Bakersfield, California 2021-09-14 22:45:00 –
Two years after Kern County’s oversight committee approved a conditional permit to build Covey Cottage, 12 so-called “small houses” to be built on a vacant lot on Covey Avenue in Oildale, just south of Beardsley. Has passed. canal.
The difference in this project was that it was aimed at providing permanent housing for homeless veterans. This house allows veterans over the age of 55 to live the golden age at a relatively comfortable, safe and perhaps satisfying level.
Fast-forwarding towards today, construction has not yet begun — except for the soil leveling in 2019, there was a large pile of soil left in the immediate vicinity of where the sidewalk was — this neglected neighborhood is the sidewalk. If you were lucky enough to have.
“My kids call it the’Dirt Mountain’,” said Michel Roux, who lives across from the property on Coby Avenue, about the Rectification Mountain.
She says Dirt Mountain has become a playground for drug use, discarded trash, patrol whiffers, and fine-tuning. On Tuesday, nitrous oxide canisters, sometimes called hippie racks, whipped cream, and laughing gas, were scattered around a pile of dirt, along with discarded beer cans, rusty plumbing pipes, and broken concrete lumps. rice field.
“It looked good,” she said of plans to build a house for a struggling military veteran. “But when are they really going to do something?”
Josie Malloy, who has lived in the Covey Avenue Oildale area since 1990, lives across the dirt mound and is worried about drug activity there and the general safety of the neighborhood.
“They did a lot of work to level the property, and this is what was left for us,” she said. “confusion.”
Josie’s husband, Victor Malloy, spoke with the reporter in 2018. Optimistic views on plans to contain veterans seemed to be a good addition to the neighborhood.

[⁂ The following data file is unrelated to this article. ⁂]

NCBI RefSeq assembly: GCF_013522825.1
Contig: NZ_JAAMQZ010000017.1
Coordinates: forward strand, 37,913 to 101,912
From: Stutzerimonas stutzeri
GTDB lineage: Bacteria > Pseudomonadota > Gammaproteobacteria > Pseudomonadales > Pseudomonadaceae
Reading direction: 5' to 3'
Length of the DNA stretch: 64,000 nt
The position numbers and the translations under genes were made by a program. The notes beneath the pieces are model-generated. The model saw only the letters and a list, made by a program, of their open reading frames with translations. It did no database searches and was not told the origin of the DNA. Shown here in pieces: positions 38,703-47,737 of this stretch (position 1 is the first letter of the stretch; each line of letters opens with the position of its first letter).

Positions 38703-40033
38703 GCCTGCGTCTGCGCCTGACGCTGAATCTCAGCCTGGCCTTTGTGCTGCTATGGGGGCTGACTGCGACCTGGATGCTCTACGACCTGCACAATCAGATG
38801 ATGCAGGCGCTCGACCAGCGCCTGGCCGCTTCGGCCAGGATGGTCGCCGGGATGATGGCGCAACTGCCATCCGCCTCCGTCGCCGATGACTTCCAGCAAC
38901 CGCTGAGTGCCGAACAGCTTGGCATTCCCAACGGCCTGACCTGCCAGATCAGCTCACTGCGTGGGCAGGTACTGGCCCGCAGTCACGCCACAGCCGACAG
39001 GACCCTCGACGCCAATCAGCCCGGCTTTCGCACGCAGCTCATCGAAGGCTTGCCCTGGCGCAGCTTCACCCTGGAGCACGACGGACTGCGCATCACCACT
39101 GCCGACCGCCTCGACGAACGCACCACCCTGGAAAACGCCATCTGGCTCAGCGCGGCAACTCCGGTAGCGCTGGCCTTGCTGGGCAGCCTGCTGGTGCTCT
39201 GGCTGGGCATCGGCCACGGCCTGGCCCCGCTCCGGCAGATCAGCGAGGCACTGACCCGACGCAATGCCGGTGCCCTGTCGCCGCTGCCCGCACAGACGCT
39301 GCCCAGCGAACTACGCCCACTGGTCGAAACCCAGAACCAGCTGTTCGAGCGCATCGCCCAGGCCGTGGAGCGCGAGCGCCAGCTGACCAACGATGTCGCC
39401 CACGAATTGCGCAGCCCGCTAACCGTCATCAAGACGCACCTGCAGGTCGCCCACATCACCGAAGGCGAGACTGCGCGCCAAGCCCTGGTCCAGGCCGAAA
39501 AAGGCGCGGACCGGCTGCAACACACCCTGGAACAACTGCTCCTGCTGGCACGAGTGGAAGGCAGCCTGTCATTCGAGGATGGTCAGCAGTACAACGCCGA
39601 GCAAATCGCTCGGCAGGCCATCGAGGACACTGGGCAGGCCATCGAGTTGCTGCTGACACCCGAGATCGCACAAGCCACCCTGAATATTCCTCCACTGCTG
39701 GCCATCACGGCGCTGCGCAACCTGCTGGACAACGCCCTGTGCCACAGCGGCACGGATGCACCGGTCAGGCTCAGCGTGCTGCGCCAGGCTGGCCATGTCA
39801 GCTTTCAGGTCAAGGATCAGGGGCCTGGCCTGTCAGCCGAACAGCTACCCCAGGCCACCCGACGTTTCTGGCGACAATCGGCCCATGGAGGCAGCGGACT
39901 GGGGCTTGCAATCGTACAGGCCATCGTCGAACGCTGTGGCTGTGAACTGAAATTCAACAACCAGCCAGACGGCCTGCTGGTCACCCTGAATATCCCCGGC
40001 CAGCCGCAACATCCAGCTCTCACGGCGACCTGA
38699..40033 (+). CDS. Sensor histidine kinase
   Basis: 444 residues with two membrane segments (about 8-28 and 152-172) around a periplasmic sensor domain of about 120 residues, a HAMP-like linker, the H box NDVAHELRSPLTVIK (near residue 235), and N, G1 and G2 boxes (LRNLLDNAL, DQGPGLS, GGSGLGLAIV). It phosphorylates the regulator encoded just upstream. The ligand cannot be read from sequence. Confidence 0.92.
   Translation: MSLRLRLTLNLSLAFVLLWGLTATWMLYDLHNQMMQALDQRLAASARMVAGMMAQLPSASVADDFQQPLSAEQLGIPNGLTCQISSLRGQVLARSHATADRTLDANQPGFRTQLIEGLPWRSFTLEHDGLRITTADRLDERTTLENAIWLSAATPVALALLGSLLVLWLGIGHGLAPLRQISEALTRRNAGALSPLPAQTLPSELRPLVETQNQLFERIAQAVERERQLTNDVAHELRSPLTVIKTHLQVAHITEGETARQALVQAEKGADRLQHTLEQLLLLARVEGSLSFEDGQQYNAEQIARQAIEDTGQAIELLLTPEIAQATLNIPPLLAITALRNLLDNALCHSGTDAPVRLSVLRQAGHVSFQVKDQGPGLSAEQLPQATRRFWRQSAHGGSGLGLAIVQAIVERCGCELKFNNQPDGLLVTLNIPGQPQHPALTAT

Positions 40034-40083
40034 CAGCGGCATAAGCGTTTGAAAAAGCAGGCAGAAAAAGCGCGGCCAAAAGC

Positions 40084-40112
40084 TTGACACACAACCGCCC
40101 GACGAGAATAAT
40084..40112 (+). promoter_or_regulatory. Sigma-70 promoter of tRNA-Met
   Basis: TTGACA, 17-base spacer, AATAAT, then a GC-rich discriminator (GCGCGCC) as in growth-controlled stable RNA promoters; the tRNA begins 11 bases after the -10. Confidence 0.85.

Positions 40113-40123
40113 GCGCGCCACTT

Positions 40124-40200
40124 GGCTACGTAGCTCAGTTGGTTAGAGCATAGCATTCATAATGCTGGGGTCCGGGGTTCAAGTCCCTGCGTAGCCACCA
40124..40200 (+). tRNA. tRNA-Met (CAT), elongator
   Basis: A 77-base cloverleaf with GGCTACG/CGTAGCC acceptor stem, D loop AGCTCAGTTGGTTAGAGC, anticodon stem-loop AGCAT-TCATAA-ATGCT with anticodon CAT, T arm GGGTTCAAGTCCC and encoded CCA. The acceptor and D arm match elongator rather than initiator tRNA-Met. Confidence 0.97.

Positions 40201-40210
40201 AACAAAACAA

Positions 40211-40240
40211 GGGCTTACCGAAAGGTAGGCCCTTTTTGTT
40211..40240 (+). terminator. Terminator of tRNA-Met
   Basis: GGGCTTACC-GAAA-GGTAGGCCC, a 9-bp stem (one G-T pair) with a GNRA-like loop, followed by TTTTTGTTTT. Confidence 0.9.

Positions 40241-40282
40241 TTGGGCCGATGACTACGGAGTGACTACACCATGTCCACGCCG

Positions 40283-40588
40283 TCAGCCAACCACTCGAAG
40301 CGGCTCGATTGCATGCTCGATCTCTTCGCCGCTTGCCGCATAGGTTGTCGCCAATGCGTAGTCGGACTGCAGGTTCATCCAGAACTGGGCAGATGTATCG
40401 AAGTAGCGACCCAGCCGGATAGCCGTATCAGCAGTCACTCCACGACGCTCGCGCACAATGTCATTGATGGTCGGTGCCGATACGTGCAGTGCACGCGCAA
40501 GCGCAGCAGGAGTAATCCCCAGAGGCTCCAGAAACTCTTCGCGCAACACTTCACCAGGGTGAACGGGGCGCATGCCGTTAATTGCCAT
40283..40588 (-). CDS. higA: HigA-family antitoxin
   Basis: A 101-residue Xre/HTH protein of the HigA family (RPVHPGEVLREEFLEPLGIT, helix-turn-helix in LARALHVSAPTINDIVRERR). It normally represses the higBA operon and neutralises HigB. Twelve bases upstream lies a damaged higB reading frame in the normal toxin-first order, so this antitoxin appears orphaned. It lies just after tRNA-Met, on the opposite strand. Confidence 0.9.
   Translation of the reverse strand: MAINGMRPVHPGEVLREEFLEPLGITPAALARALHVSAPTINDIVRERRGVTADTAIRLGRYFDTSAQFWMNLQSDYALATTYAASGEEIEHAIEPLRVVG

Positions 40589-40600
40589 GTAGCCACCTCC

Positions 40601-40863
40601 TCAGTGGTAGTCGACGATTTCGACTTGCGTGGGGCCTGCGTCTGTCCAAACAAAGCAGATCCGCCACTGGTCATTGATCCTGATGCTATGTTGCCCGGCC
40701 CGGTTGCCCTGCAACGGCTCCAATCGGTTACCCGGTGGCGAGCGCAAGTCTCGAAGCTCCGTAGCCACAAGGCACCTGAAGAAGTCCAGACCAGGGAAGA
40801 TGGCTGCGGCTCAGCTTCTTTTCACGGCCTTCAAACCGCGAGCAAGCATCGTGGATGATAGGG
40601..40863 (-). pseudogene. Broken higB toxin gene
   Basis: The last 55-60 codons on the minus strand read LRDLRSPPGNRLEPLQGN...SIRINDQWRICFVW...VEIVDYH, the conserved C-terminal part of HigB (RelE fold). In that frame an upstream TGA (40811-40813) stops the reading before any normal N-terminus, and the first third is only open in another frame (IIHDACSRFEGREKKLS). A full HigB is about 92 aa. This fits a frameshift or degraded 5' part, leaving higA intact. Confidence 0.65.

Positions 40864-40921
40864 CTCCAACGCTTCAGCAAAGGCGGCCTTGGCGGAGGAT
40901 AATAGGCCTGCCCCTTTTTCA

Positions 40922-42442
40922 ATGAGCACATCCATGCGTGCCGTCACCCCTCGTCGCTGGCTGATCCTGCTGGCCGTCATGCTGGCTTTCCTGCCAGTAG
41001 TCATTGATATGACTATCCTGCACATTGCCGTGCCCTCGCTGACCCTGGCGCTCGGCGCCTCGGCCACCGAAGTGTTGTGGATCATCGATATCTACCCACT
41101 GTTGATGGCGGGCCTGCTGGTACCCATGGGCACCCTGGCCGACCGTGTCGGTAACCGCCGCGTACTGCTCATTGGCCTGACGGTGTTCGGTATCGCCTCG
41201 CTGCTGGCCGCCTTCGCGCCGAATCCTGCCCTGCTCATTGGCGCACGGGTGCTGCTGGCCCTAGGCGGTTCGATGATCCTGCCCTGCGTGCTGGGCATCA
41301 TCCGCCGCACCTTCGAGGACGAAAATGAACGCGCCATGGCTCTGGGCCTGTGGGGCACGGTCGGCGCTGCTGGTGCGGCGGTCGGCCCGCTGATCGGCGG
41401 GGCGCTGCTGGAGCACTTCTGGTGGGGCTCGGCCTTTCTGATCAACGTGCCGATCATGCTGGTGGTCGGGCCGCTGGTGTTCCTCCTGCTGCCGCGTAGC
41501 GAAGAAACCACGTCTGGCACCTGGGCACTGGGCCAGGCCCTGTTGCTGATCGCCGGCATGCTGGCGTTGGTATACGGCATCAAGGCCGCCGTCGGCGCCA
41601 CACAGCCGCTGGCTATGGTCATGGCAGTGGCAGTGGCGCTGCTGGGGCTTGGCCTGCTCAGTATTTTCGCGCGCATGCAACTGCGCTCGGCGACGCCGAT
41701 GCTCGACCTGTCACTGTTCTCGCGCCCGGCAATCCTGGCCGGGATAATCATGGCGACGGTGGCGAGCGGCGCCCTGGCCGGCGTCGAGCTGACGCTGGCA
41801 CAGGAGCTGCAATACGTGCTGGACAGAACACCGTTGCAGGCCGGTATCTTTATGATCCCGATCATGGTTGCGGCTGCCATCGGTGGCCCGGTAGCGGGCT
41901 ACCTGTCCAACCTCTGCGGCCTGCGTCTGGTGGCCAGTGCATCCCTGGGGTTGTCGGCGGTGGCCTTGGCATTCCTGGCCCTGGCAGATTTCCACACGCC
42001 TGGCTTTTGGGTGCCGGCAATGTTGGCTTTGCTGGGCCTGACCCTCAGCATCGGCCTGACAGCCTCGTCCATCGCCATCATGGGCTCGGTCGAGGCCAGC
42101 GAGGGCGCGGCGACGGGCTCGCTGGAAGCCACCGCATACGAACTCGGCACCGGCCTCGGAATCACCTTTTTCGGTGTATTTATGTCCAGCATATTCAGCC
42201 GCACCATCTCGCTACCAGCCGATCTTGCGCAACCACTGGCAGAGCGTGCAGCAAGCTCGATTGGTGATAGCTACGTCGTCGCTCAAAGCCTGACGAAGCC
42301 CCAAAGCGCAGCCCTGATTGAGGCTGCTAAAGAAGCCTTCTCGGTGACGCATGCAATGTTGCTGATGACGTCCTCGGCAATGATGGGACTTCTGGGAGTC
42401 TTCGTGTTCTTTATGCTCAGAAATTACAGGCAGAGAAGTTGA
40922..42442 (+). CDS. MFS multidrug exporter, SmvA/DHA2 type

Malloy said at the time, anything that helped homeless veterans was fine. And he still believes it. But he and his wife want to see progress, or see the Dirt Mountains cleared up.
Deborah Johnson, president and CEO of the California Veterans Assistance Foundation, which leads the project, said he understands the dissatisfaction of his neighbors.
“We’re so frustrated that we’re not ahead of us,” she said.
But Johnson was clear. The project is pending, but she will see the project complete.
“The plan and permit have been approved,” she said.
First it rained in early 2020, then COVID-19 exploded in the spring, slowing down the process, including permits.
“Construction costs have risen by $ 5,000 per unit,” she said, raising costs by more than $ 60,000.
“We had to stop funding and reassess,” she said.
Since then, nonprofits have applied for federal housing funding from the Department of Housing and Urban Development. But they remain in the waiting pattern.
In the meantime, when construction resumes, construction will require a terrain mountain that causes a great deal of deterioration. In that case, the project will include paved areas and green spaces, common rooms with covered outdoor dining areas, laundry facilities and parking. Each home is only 400 square feet, but includes a bathroom, kitchenette, bedroom and living area.
Johnson and his partner in this project will open the door to a new home with everything you need, including stoves, refrigerators, sofas, beds, pots, pans, dishes, etc., when new residents first arrive. I want
I need the help of the community. Lots of help.
And apparently patience.
Reporter Stephen Mayer can be reached at 661-395-7353. Follow him on Facebook and Twitter: @semayerTBC.
Oildale neighborhood living with ‘Dirt Mountain’ two years after tiny homes for veterans stalls | News Source link Oildale neighborhood living with ‘Dirt Mountain’ two years after tiny homes for veterans stalls | News